Snow-day telework rules loosen up
OPM also changes terminology for closures
Editor's Note: The story below was originally published on Dec. 15, 2010. Based on the traffic havoc wreaked by a fast-moving snowstorm Jan. 26, we thought it is appropriate to remind our readers that telework rules have changed.
- By Alyah Khan
- Jan 26, 2011
Just in time for the snow showers expected this week, the Office of Personnel Management announced a new telework policy for federal workers who are unable to commute to work due to severe weather or other emergencies. Under the policy, all federal employees with telework agreements will be eligible to participate in an “unscheduled telework” option when they can’t make it to the office.
Federal agencies will still be able to exercise their authority to provide an excused absence to telework employees on a case-by-case basis (for childcare issues or power outages, for example) when employees are instructed to work on days when federal offices are closed, according to OPM.
How to make telework work
Telework bill becomes law
Labor groups praised OPM’s new policy for giving federal workers the flexibility to working from home, if offices are inaccessible, and prevents them from having to use annual leave when the government declares a delayed arrival, early departure or closure. During the major snowstorms in the winter of 2009-2010, many stranded feds stayed productive teleworking, but others were forbidden to due to inflexible office policies.
John Palguta, vice president for policy at the Partnership for Public Service, said the new policy also “demonstrates the value of technology in allowing the work of the government to proceed even in bad weather.”
The new telework policy comes a week after President Barack Obama signed the Telework Enhancement Act into law. The law requires all executive agencies establish telework policies and provide telework programs for all eligible employees within 180 days. It also calls for teleworkers to sign a written agreement establishing specific work agreements.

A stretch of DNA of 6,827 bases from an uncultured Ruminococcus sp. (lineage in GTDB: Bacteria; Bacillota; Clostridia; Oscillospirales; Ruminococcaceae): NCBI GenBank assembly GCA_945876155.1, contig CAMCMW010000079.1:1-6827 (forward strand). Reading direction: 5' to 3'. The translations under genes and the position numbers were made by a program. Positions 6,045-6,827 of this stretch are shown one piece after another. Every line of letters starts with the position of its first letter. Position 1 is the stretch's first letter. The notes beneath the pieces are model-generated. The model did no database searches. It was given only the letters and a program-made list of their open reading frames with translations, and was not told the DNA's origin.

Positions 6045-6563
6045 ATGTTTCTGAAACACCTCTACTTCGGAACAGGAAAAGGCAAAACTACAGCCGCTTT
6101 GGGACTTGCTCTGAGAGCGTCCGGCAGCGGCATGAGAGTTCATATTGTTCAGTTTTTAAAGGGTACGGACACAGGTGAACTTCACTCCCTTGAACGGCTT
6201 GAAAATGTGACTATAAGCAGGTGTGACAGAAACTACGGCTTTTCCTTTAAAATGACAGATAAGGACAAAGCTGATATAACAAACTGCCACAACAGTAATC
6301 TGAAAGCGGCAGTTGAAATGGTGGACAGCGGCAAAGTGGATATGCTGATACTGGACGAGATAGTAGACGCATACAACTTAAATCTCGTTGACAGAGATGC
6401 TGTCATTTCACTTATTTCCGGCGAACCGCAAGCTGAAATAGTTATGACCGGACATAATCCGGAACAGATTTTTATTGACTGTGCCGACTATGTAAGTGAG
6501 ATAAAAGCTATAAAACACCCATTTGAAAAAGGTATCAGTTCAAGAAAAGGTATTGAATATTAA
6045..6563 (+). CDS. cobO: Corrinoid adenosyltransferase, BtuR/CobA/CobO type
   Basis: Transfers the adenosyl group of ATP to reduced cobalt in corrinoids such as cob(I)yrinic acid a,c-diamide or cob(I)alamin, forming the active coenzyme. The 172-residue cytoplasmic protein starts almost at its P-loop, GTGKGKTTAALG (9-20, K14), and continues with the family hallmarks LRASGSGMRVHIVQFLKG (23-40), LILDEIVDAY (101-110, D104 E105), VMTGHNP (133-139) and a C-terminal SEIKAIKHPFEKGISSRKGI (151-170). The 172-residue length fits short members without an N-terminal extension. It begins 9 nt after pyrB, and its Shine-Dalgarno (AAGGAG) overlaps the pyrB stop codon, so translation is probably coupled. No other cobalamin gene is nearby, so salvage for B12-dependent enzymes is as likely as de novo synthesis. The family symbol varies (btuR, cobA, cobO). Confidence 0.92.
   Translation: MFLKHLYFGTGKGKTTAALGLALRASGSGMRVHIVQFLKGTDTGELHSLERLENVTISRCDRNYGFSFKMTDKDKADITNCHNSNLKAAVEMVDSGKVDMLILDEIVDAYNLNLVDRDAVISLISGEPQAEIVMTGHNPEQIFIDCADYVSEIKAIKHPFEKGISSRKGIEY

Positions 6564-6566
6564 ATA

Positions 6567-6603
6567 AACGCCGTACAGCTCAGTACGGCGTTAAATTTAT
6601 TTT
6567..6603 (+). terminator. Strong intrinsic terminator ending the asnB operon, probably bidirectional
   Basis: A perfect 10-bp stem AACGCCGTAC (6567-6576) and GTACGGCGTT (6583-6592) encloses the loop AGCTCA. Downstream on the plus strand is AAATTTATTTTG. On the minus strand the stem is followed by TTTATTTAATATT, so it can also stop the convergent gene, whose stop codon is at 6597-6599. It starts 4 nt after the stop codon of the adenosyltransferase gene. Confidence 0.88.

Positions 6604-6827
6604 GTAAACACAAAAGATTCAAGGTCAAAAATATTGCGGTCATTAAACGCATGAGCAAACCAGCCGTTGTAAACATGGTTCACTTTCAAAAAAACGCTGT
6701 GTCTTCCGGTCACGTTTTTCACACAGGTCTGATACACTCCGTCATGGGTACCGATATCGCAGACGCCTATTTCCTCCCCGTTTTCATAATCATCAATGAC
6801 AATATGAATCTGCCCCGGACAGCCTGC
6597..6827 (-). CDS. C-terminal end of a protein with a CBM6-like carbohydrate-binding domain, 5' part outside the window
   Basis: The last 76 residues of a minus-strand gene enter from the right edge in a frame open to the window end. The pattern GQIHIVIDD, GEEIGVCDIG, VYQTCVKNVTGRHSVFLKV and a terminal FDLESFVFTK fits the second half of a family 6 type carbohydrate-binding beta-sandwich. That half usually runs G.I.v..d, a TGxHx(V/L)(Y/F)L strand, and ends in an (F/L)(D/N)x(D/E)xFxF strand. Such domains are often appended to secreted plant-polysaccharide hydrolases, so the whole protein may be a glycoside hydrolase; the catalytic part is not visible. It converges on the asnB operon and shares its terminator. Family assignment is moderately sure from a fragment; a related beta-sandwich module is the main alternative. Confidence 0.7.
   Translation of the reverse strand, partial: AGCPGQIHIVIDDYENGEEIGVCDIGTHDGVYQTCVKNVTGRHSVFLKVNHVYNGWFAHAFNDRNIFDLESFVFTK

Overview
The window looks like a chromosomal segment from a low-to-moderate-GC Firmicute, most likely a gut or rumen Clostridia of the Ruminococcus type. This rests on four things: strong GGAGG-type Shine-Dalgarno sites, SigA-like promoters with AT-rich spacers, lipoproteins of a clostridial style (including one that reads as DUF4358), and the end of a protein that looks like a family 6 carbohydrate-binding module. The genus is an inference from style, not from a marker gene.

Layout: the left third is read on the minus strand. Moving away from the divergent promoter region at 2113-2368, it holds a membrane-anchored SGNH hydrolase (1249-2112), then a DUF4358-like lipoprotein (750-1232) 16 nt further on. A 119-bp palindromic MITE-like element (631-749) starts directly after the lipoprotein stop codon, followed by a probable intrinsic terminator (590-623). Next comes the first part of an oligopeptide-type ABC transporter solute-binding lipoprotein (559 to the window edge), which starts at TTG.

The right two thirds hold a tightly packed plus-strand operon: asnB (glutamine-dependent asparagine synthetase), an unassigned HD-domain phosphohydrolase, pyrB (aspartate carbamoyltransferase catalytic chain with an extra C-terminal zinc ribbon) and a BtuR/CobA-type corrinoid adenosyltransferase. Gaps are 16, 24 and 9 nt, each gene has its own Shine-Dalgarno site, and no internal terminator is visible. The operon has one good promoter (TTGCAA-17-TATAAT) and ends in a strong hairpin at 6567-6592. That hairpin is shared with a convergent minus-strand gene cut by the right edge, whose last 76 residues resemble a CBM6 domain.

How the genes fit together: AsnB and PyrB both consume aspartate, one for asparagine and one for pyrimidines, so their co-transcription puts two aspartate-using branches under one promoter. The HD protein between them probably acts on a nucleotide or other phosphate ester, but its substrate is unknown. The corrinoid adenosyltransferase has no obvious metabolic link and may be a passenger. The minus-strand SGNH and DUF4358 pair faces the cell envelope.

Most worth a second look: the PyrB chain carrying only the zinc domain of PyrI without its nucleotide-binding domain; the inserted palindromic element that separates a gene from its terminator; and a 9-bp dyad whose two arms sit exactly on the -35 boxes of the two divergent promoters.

The OPM policy aligns with the law’s provisions and arrives in anticipation of possible winter storms, although heavy snowfall isn’t yet in the forecast. Last winter’s two snowstorms, known as “Snowmaggedon,” left government offices closed for days.
The American Federation of Government Employees noted the benefits of telework during these storms in an endorsement of the OPM policy.
“During last winter’s major snow storms many of our members continued to work from home and the business of the government kept humming despite the closure of D.C. offices for five days,” said AFGE National President John Gage in a statement. “We have continued to push OPM to provide additional opportunities for more workers to have this flexibility.”
Essentially, the OPM policy changes the work status of federal employees during a weather or other emergency-related disruption from “open with option for unscheduled leave” to “open with option for unscheduled leave or unscheduled telework.”
In a report detailing the new policy, OPM encourages agencies to review current telework arrangements and establish agreements with employees who are scheduled to telework or have the potential to telework under the new unscheduled telework option at any time during the year.
“Special attention should be paid to those employees who will telework only on an occasionally, situational basis during events or circumstances that disrupt or prevent commuting or reporting to work at the office,” the agency said.
Further, the report instructs agencies to modify or renegotiate current telework policies to “require any employee with a telework agreement to work on a day when the government declares an emergency dismissal and closure procedures irrespective of whether that employee was previously scheduled telework.”
This new requirement must be explicitly included in an employee’s written telework agreement and is subject to collective bargaining, the report said.
In addition, OPM will no longer describe the government as "closed." The new designation is “closed to the public,” to signify that some federal workers are on the job, either in their offices or from remote locations, no matter what the conditions.
Alyah Khan is a staff writer covering IT policy.